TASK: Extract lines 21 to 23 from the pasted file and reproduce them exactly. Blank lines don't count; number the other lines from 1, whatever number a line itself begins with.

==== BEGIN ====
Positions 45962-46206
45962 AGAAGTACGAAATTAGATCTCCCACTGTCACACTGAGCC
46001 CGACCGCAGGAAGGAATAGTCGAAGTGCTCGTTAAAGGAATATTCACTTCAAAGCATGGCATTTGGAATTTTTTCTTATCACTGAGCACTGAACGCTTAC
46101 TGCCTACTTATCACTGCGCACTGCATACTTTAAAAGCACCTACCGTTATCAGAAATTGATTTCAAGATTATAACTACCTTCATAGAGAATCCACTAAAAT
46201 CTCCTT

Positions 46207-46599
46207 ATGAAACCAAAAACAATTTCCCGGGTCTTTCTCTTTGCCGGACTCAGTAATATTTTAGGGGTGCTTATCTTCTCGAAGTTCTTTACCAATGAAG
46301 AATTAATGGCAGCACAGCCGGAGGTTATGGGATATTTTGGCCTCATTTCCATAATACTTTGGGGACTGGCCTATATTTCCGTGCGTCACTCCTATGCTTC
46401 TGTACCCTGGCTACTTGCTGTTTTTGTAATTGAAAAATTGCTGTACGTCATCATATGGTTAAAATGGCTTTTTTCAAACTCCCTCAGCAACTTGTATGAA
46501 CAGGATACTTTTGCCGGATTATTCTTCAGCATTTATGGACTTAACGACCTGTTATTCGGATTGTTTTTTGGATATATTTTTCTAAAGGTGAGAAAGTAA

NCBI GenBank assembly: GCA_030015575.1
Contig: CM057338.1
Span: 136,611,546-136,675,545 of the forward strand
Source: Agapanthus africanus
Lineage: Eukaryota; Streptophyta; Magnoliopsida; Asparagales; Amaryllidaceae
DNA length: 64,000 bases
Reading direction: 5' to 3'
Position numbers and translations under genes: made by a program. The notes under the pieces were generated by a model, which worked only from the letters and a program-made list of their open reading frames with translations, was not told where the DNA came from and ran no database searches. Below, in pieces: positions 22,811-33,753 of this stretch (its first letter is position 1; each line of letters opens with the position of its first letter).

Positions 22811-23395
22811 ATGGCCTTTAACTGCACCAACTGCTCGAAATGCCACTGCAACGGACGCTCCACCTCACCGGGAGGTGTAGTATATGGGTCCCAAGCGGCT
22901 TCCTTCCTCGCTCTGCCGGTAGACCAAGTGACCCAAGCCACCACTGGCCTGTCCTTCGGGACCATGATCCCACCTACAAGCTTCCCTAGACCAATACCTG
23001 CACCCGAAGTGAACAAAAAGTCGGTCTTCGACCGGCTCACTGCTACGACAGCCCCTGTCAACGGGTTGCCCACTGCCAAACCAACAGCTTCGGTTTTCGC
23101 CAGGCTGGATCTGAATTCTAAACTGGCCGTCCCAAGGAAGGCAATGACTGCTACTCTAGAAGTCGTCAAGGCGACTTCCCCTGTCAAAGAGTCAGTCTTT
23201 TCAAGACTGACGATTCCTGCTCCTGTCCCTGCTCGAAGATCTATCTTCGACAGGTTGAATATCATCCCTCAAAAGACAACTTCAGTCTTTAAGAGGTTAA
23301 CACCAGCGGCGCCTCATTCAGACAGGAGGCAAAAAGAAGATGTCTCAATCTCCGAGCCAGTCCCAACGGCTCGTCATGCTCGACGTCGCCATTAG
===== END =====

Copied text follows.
22901 TCCTTCCTCGCTCTGCCGGTAGACCAAGTGACCCAAGCCACCACTGGCCTGTCCTTCGGGACCATGATCCCACCTACAAGCTTCCCTAGACCAATACCTG
23001 CACCCGAAGTGAACAAAAAGTCGGTCTTCGACCGGCTCACTGCTACGACAGCCCCTGTCAACGGGTTGCCCACTGCCAAACCAACAGCTTCGGTTTTCGC
23101 CAGGCTGGATCTGAATTCTAAACTGGCCGTCCCAAGGAAGGCAATGACTGCTACTCTAGAAGTCGTCAAGGCGACTTCCCCTGTCAAAGAGTCAGTCTTT